Modern media landscape:
diversity and fragmentation
Dr. Sci. (Polit.), Leading Researcher, Institute of Socio-Political Research of Russian Academy of Sciences, Moscow, Russia firstname.lastname@example.org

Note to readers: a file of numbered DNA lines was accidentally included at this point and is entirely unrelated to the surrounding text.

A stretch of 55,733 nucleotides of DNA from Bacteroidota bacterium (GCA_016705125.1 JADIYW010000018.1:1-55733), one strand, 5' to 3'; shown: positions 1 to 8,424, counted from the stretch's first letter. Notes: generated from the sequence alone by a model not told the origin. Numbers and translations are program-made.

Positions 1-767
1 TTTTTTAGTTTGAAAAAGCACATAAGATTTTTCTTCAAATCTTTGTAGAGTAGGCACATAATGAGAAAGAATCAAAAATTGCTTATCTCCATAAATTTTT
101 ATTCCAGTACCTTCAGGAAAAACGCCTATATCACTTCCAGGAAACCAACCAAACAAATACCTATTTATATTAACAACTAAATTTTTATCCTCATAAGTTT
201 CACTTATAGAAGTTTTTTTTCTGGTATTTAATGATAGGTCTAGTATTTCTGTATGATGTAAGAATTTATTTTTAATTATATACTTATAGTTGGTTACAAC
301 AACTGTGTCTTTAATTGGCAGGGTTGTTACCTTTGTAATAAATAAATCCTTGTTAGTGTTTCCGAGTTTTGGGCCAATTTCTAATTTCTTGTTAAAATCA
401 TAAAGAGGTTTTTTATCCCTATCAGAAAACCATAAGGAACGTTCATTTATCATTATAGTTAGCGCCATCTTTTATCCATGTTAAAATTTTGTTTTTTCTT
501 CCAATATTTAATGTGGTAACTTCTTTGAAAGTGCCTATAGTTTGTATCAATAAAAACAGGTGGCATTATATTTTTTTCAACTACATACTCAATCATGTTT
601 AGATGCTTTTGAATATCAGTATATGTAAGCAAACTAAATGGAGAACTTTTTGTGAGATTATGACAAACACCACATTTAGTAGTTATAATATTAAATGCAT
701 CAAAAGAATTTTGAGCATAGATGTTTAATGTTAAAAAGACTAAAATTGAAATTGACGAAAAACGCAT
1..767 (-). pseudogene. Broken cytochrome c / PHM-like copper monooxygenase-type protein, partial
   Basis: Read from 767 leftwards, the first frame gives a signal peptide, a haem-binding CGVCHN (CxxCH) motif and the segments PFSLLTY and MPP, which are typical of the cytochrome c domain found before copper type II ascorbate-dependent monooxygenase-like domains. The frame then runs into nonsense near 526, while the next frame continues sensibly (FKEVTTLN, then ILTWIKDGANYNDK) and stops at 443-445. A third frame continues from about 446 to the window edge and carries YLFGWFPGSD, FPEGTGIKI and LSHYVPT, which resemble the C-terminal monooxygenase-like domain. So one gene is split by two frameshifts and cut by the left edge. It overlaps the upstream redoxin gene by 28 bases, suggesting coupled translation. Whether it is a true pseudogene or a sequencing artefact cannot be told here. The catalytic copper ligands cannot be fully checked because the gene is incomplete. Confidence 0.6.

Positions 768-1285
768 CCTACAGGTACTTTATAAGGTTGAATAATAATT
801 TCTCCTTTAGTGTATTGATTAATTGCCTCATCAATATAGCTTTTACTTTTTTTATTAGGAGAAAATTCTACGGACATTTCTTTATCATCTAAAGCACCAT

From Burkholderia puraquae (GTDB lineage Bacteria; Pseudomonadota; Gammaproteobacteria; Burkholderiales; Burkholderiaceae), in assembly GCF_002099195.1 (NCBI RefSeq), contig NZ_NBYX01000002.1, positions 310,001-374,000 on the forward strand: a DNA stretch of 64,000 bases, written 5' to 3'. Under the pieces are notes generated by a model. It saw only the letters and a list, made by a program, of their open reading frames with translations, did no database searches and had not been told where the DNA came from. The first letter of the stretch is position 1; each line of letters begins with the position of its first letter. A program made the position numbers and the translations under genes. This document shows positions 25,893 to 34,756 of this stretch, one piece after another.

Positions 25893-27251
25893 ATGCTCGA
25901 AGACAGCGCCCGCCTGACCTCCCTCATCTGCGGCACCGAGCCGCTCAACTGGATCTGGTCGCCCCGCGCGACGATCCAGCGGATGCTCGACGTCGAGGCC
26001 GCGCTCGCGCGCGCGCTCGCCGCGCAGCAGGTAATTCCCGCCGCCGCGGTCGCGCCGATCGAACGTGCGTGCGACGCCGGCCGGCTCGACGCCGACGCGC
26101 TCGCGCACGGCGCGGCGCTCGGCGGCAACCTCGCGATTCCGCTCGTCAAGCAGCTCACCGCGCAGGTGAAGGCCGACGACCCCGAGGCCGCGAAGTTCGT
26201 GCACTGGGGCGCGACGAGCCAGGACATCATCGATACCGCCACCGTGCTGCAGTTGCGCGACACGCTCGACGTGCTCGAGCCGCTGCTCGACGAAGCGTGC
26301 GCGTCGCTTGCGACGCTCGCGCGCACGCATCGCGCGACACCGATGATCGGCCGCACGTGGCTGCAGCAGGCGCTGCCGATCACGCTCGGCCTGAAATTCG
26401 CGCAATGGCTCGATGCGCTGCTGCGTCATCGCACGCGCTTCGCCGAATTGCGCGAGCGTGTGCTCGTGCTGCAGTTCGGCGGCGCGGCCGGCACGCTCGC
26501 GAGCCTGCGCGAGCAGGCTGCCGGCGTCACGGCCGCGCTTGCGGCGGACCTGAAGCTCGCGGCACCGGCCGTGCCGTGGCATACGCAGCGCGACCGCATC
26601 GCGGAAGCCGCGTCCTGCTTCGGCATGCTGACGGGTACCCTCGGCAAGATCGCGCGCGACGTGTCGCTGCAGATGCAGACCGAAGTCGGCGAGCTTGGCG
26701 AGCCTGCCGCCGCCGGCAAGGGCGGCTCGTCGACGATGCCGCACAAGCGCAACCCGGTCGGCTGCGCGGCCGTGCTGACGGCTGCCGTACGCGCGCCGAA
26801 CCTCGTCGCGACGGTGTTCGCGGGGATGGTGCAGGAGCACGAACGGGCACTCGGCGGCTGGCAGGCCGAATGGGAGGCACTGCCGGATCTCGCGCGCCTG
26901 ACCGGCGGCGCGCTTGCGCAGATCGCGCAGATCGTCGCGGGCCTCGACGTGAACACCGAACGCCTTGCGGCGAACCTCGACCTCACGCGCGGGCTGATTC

The goal of the study is to analyze media diversity and fragmentation as the process of "spreading" audience across multiple smaller channels. Representative samples of Russian TV audiences form the empirical base of analysis. Research suggested that audience fragmentation is characterized by several features. Audience is scattering across numerous thematic sources (each having limited audience). At the same time, there are few high-reach TV channels attracting mass audience. Still, the audiences of small channels are covered by the most popular sources, proportionately to their monthly reach. The research confirms that media diversity and fragmentation correspond to actual social trends. It brings democratization of medialandscape and promoting non-mainstream cultural products. Media diversity and fragmentation mirror information overload and related simplification of media content and change patterns of its understanding. Diversity of media choice does not necessarily bring diversity of media consumption. Commercial imperative focusses media supply and demand on certain media content formats. However, besides fragmentation, there is an ongoing concentration of audience around mass popular channels; this does not support arguments of "demise" of mass media. Media fragmentation follows the trend towards greater diversity and complexity among postmodern societies. It is accompanied also by social disintegration and fragmentation of the public sphere (universal issues fading out of public attention); ever growing content targeting based on digital algorithms and data couples with evident minimization of private sphere for the sake of widespread transparency.
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